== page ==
A spokesperson for Schmidt declined to comment. Drummond could not be immediately reached.

WATCH NOW: Why Alphabet’s investigating executives over inappropriate relationships

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Rising rates seem to signal a recovery is near, but investors wonder whether they can be believed

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A worker uses a nail gun while installing trim in a home under construction at a Romanelli and Hughes Building Co. subdivision in Dublin, Ohio, July 9, 2020.

Ty Wright | Bloomberg | Getty Images

Bonds, it would seem, are speaking the bulls’ language.

Treasury yields rolled to a four-month high last week, the 10-year note reaching 0.84%, as U.S. economic data continue to arrive generally better than expected and the markets anticipate further fiscal-support worth trillions either sooner or later, under this administration or the next.

Bonds racked up the style points, too, in ways that Wall Street tends to read as signs of better economic growth to come. The spread between five- and 30-year Treasurys hit nearly a four-year high, and corporate debt has traded firm against the rising government rates.

The gust of selling in the Treasury market cleared the way for more cyclical, financial and value stocks to improve relative to the big growth stocks that have been largely in pullback mode since before Labor Day. Bank shares in the S&P 500 last week gained more than 6%, while the small-cap Russell 2000 managed a gain versus about a 2% decline for big momentum stocks as a group.

All this is encouraging as far as it goes, implying investors are gaining comfort with a solid growth trajectory into 2021, perhaps boosted by another fiscal infusion, without new Covid-related restrictions undercutting the recovery.

The ‘reflation’ trade

Still, it’s worth considering other drivers of the backup in yields and related equity reactions.

Fidelity’s head of macro strategy Jurrien Timmer last week notes that Treasury yields have simply been catching up to other indicators of a “reflation” trade that have been working for a while.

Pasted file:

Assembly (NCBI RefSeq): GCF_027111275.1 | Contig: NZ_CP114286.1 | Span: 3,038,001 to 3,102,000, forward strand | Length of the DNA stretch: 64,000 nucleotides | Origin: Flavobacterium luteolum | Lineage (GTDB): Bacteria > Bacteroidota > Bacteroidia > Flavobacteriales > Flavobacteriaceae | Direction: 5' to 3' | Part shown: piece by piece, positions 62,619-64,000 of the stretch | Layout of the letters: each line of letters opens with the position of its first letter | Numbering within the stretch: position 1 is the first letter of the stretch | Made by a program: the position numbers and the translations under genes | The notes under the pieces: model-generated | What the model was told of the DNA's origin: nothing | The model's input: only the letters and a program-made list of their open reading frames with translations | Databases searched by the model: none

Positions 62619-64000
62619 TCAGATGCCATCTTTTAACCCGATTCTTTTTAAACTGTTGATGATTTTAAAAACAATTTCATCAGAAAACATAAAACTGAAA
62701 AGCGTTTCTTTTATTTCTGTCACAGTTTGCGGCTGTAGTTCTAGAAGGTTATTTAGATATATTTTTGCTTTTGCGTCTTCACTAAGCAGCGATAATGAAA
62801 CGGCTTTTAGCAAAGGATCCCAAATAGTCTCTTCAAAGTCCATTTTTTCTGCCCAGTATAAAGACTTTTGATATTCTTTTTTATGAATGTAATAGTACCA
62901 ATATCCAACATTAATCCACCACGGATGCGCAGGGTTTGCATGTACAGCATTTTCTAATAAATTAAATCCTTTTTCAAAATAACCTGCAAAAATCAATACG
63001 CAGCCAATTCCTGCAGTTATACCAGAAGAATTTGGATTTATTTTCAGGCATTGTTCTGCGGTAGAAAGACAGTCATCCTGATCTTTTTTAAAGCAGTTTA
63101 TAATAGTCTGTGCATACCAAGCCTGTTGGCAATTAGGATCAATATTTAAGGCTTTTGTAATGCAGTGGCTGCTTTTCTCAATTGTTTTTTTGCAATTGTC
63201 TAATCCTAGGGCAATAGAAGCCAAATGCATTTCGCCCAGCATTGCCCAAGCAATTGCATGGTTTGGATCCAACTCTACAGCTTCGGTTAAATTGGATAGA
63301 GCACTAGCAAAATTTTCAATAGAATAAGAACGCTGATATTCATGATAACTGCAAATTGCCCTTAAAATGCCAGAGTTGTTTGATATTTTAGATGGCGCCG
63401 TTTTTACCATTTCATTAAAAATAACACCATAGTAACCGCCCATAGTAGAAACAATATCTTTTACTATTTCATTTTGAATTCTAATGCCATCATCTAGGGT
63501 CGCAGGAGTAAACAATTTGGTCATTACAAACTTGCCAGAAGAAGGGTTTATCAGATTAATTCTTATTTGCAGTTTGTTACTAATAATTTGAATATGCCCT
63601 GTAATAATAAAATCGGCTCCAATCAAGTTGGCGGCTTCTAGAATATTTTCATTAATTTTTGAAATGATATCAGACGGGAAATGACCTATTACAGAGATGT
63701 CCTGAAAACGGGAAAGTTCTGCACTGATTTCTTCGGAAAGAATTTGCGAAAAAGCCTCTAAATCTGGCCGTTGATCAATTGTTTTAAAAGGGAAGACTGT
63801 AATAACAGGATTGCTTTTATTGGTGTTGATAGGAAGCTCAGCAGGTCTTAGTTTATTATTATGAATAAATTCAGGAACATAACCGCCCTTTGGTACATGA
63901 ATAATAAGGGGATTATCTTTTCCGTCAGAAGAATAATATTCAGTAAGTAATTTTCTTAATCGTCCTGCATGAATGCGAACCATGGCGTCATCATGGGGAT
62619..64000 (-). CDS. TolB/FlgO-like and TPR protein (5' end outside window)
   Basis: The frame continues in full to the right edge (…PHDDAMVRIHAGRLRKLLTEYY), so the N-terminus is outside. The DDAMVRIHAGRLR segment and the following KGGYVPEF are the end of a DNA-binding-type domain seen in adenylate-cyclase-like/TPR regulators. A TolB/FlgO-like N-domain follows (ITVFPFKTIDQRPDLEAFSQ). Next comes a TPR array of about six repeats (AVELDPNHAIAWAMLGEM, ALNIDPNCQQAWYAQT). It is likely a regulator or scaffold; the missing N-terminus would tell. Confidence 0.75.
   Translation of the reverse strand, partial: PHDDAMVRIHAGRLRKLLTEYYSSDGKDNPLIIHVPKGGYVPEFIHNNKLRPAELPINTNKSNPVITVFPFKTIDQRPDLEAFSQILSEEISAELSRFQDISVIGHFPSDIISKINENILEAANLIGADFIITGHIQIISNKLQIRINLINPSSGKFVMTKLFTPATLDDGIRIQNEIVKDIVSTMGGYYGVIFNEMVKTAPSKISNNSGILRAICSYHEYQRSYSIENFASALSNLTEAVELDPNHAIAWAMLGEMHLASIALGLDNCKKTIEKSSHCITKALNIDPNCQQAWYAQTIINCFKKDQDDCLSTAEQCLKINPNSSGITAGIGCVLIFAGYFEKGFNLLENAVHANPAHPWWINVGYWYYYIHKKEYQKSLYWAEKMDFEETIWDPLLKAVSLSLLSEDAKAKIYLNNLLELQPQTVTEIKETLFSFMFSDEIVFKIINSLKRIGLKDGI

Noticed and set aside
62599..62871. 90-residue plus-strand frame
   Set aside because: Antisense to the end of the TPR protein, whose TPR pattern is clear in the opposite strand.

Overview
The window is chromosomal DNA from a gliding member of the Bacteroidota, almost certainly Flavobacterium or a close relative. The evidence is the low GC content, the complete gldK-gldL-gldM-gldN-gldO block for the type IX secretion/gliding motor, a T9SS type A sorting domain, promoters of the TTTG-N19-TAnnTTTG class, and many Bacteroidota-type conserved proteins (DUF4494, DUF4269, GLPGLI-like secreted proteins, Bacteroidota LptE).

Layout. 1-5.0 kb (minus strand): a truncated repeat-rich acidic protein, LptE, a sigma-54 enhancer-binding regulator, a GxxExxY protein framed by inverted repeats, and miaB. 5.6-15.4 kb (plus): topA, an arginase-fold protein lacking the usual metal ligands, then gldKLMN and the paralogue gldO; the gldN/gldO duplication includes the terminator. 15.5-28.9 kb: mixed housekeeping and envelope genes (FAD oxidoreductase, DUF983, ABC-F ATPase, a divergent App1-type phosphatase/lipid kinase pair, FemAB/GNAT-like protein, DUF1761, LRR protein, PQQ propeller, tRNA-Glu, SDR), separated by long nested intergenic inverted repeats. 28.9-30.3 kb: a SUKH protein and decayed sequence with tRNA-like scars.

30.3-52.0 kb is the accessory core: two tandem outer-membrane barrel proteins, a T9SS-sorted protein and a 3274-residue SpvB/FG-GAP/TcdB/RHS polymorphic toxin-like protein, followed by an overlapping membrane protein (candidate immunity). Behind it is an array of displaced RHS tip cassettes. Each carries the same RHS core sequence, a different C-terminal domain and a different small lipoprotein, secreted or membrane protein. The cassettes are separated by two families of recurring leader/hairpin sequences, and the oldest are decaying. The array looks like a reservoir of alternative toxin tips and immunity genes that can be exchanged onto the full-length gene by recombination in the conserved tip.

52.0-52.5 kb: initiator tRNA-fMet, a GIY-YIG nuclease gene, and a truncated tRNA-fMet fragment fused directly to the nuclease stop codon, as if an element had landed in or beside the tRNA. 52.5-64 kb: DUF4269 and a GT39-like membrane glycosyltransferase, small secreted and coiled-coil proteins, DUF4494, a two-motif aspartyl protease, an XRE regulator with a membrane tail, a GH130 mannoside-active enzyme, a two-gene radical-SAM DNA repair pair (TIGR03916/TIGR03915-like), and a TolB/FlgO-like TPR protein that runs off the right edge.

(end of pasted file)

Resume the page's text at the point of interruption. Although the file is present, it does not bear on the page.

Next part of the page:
The idea here is, assets geared to a global economic quickening have been climbing off their post-Covid lows for months, making the yield rise a belated and grudging follower and not a harbinger of fresh insight about the economy.

Bond folks are also pointing out the yield move coincided with commentary by Federal Reserve officials casting some doubt on any plans for the Fed to shift its buying to longer-dated Treasurys to suppress their yields as the government prepares to ramp up its debt issuance to fund the deficit. And hedging by mortgage-securities holders could have accelerated the bump in yields.

Some technical factors, too, might restrain further lift in yields. The 10-year Treasury yield has just levitated enough to meet its steeply down-sloping 200-day average, a potential friction area for the yield rally on a first approach.

Bank of America noted Friday that the spread between U.S. and German 10-year government yields has grown to multi-month highs. At a time when currency hedges are inexpensive and the dollar weak, this should draw overseas buyers to Treasurys to capture richer yields – and ultimately to cap them

Yields trigger value stock move

Whether the start of a long-running expansion in yields or not, the action in bonds is enabling another attempt by value stocks to narrow their yawning performance gap against growth-company shares.

The Russell 1000 Value index relative to the Russell 1000 Growth measure has gained some traction, and to some eyes, is building a foundation for further comeback.

Still, the prominent spike in this relationship back in June also generated enthusiastic calls that the long-awaited renaissance for value strategies was at hand. The peak of Treasury yields and value relative performance was June 8, days after a surprisingly strong jobs report and at a peak of “reopening the economy” enthusiasm. What followed was a reversal in value, a pullback in the S&P 500 as the Sunbelt Covid-case surge unfolded, a strong bond rally and three months of furious Big Tech growth-stock outperformance.

There is no handy way to determine if this display of reflationary energy in financial markets is another head fake. But it makes sense to stay alert to the possibility.

Meantime, the broad stock market has pulled itself into a neutral, somewhat indecisive condition.

‘Mixed, muddled and inconclusive’

On one hand, the S&P sagged a couple of times last week toward the 3400 area, which traders consider the border between its recent breakout range and the former correction zone. The index finished off half a percent for the week, some 3.5% below its early-September peak.